Markus Eggensperger: Quite the contrary—stages are a presentation setting for our dance artistry and our various dance forms. And I’ll even go so far as to say a very important setting because in big venues and on major stages, you can reach a different audience than you can on the street.
The word “urban” also appears in the name of the Urban Artists collective you’re involved in. What’s this all about?
Markus Eggensperger: Urban Artists is a Linz-based association that’s a spinoff of Urban Dance Styles. All the members are associated with the university program—as lecturers, teachers, current students or alumni/alumnae. We stage a lot of events together with association members. For instance, in January we’re holding “Show Your Skillz”, a battle set in the LENTOS Art Museum, and our big April show is “Urban Art Session” in the OK Center for Contemporary Art. And there are lots of events, large and small, that we’ll be staging in cooperation with Bruckner University and other cultural institutions in Upper Austria. One of our primary missions is exposing people to culture.
Tell us about some of the buzzwords found on your website: DJing, MCing, breaking and writing.
Markus Eggensperger: DJing, MCing, breaking and writing are the four basic elements of Hip-Hop culture. I’ll explain them, because this is the easiest way to understand what Urban Artists does. We have beatboxers, we have MCs—the ones who host a battle, the moderators—and we have the ones who rap. MC stands for master of ceremonies, and DJ for disc jockey—this is pretty well-known, the person who operates the turntables. The word “breaking” is a substitute—in this case, it stands for all the dance forms in urban dance culture.
Credit: Markus Eggensperger
At the Long Night of the Stages on Saturday, there’ll be a performance by the Urban Dance Styles program and Urban Artists. What can we look forward to?
Markus Eggensperger: A fascinating, interesting, entertaining one-hour program with several small surprises. As you said, the performers will be members of Urban Artists and students in the program. We don’t have an overarching cultural concept; it will be more like a revue made up of a series of numbers. So, it’s not a unified, themed production, but there is a thread running through it. The lineup takes audience members on a one-hour tour of the world of urban dance forms, of urban culture. There are absolutely classic numbers in which a dance piece is presented in a brief form; and there we’ll also be staging central jams, battles. There’ll be an MC and a DJ. We’ll present these various urban dance styles in several different forms. With respect to the origins of the term “hip-hop”, there’s one interpretation that maintains it stands for a cool party—that is, hip meaning cool and hop meaning party. And this is exactly what the members of the general public can look forward to. They won’t just be spectators; they’ll be part of the action.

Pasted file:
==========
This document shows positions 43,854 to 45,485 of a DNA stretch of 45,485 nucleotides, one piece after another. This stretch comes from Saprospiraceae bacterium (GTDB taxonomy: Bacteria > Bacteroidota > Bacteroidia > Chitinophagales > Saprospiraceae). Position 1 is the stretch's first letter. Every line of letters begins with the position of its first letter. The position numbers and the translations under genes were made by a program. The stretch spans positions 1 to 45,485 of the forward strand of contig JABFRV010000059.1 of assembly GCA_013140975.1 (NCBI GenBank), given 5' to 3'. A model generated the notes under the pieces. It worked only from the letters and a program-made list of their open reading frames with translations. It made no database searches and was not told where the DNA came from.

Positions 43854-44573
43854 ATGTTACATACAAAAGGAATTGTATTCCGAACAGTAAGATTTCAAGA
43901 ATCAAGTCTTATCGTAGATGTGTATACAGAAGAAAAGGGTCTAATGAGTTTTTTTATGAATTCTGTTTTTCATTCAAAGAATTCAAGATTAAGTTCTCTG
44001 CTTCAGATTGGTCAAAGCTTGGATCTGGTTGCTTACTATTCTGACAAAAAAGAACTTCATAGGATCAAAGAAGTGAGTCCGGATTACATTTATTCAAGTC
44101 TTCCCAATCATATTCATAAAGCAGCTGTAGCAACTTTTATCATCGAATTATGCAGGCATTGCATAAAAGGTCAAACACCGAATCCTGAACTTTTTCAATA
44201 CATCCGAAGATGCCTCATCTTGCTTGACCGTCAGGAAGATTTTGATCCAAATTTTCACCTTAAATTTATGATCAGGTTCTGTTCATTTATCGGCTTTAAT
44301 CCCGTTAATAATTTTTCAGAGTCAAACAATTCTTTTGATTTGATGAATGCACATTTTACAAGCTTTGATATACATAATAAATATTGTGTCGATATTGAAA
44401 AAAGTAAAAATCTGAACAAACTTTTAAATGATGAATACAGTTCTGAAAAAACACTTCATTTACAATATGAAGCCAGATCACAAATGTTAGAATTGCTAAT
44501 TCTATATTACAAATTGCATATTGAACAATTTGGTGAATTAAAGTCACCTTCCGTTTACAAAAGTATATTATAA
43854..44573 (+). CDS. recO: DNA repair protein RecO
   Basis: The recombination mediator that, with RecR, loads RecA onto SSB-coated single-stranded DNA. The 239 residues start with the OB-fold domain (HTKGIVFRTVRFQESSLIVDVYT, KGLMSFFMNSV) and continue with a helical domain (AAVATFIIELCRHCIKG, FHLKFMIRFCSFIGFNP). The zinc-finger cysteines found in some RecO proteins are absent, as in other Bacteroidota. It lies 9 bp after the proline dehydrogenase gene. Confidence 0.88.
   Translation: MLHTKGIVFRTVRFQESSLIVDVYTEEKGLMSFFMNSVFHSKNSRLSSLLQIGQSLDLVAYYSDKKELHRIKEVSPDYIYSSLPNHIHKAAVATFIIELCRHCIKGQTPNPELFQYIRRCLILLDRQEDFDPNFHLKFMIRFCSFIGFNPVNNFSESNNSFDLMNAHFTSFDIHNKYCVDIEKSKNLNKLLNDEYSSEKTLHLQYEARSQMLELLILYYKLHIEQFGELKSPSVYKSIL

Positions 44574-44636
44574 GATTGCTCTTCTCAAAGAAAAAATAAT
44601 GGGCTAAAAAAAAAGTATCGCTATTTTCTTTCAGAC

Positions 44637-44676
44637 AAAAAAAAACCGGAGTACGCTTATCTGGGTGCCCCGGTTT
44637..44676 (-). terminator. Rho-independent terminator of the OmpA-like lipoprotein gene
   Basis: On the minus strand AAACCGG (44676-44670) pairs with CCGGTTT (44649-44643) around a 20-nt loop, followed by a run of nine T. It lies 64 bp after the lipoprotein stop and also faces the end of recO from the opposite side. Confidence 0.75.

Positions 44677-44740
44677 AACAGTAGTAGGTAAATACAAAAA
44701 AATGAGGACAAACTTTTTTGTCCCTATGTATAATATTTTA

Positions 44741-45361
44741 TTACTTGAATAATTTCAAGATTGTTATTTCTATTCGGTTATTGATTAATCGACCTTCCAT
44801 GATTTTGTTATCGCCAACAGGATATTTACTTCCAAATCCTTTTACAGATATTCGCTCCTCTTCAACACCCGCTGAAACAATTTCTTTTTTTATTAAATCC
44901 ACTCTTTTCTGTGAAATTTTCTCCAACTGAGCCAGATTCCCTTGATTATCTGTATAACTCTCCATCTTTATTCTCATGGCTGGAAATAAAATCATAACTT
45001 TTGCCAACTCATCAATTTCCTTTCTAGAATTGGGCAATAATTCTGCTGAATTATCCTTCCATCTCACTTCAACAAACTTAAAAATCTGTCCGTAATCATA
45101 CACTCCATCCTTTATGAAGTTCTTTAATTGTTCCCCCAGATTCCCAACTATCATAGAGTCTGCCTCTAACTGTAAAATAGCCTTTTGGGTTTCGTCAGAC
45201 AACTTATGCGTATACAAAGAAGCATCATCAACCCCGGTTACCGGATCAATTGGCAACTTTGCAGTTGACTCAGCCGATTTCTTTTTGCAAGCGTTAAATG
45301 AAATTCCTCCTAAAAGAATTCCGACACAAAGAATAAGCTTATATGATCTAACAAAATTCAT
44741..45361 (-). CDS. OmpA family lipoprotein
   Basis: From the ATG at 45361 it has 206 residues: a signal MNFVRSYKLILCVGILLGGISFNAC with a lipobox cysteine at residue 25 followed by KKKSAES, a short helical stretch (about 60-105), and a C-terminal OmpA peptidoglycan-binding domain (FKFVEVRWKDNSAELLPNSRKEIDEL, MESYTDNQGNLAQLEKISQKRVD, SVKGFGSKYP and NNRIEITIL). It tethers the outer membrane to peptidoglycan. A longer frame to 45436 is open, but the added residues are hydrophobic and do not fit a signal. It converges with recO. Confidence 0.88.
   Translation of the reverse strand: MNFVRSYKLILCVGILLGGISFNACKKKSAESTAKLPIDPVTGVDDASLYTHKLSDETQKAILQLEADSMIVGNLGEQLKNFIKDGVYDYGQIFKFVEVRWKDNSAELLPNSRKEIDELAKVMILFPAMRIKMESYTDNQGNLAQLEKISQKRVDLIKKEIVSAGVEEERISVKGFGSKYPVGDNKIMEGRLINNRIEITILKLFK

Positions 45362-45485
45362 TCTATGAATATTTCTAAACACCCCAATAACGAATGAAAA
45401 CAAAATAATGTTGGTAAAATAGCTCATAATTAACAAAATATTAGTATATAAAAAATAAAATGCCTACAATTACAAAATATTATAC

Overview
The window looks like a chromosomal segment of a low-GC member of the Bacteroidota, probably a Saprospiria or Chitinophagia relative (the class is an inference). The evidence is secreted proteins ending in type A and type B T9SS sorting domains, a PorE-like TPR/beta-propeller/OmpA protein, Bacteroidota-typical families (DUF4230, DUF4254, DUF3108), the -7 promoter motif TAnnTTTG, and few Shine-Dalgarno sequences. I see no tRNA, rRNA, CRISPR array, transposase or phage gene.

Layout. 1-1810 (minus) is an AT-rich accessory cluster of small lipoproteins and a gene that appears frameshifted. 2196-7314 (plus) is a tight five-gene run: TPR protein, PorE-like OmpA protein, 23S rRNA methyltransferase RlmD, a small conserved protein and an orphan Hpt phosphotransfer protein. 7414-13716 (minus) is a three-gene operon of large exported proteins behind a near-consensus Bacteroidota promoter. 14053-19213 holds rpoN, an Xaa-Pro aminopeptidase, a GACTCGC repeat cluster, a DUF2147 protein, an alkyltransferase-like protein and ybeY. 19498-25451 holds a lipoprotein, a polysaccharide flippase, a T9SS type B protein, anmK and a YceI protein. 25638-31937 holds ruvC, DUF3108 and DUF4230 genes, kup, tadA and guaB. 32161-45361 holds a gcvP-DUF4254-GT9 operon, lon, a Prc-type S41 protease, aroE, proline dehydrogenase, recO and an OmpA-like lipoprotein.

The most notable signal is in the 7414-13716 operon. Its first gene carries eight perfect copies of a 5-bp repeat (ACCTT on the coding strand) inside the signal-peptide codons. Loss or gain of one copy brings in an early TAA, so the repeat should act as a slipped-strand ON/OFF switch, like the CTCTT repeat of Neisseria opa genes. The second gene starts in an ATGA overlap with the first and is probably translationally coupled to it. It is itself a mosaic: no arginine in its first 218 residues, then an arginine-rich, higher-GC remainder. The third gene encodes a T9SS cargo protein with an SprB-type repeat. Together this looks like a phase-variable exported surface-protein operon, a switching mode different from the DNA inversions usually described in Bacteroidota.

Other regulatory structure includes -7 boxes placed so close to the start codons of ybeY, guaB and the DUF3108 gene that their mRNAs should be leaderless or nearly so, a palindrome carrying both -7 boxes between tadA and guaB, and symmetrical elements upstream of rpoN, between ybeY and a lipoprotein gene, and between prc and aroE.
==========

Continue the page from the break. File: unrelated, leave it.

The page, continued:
What sort of preparations do you have to do for a performance like this?
Markus Eggensperger: Due to the fact that our students are dispersed throughout Austria, we’ve formed small groups that have been getting together in advance locally—a few are training together in Innsbruck, others in Vienna. We’ve collaboratively written a program and we’ll have one last rehearsal on the Saturday before the performance. In fact, on the afternoon of the Long Night of the Stages, we’ll have an open house at Bruckner University. So, anyone who’s interested in watching our rehearsal and who’d like to know what our instruction looks like is invited to stop by the Dance Department beginning at 3 PM and watch us work.
Markus Eggensperger is the coordinator of the Urban Dance Styles program at Anton Bruckner University in Linz, a lecturer at Johannes Kepler University and the State Teachers’ Colleges of Upper Austria, Salzburg and Styria, the founder of the DANCEproject and the Urban Artists collective, and the artistic director of the Urban Dance Festival Austria. He has supervised numerous art & dance projects at youth clubs and schools, and gained extensive experience nurturing children and young people in this field. As a free-lance associate of various print media outlets, Markus Eggensperger regularly publishes on subjects having to do with teaching and dance (Helbling, Tanzschritt, et al.). His activities as a dancer (including work for Pussy Cat Dolls, Anastacia, Debby Harry, ORF, SF-DRS), teacher and choreographer (in Germany, Switzerland, etc.) have been major influences on his work. He is a multiple European and World Champion in Showdance (Tanzwerk Wels).
The Long Night of the Stages performance by the Urban Dance Styles program and Urban Artists is set for Saturday, November 11th at 10 PM in the Ars Electronica Center. Complete information about this and all other events on the lineup is available on the website of Die Lange Nacht der Bühnen 2017.